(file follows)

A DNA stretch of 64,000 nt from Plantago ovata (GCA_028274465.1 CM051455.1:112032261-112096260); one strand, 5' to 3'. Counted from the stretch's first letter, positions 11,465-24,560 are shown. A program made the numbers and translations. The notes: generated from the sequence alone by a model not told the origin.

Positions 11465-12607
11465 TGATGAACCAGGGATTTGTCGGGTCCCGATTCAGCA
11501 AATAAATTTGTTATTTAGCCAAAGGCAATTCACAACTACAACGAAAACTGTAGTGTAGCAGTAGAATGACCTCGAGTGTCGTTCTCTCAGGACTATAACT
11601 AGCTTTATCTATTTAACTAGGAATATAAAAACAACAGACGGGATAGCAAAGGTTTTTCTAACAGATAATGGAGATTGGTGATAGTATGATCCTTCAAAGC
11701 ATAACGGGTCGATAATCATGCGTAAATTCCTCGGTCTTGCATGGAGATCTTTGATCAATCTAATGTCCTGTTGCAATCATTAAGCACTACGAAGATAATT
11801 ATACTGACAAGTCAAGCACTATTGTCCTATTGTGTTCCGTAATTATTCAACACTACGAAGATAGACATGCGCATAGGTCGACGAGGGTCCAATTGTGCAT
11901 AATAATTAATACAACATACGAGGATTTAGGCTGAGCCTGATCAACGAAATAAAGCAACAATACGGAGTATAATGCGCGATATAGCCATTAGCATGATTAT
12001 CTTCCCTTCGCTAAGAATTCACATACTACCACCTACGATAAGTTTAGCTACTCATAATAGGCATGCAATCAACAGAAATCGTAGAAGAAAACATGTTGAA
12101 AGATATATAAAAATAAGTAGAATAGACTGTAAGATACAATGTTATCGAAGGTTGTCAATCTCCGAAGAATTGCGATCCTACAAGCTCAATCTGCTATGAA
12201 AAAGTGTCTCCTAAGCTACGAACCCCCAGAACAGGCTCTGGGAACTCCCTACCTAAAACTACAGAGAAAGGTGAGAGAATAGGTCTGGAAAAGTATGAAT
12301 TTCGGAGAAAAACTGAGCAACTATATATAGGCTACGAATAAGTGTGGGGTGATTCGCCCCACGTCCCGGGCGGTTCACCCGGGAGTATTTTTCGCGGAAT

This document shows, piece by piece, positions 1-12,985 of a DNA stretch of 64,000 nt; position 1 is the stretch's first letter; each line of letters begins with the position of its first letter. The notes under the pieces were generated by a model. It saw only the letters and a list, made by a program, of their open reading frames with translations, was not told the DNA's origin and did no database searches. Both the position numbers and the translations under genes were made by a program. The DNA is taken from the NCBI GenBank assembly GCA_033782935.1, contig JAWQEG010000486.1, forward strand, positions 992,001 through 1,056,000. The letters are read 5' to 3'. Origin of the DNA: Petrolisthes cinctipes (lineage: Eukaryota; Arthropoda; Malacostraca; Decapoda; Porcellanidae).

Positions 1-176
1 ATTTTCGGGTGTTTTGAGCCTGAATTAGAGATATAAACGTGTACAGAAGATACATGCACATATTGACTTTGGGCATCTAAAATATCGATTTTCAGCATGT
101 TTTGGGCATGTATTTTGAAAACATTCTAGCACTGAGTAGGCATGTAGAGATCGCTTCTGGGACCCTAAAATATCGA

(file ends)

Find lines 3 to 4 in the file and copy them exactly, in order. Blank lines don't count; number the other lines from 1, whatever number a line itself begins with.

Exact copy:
11465 TGATGAACCAGGGATTTGTCGGGTCCCGATTCAGCA
11501 AATAAATTTGTTATTTAGCCAAAGGCAATTCACAACTACAACGAAAACTGTAGTGTAGCAGTAGAATGACCTCGAGTGTCGTTCTCTCAGGACTATAACT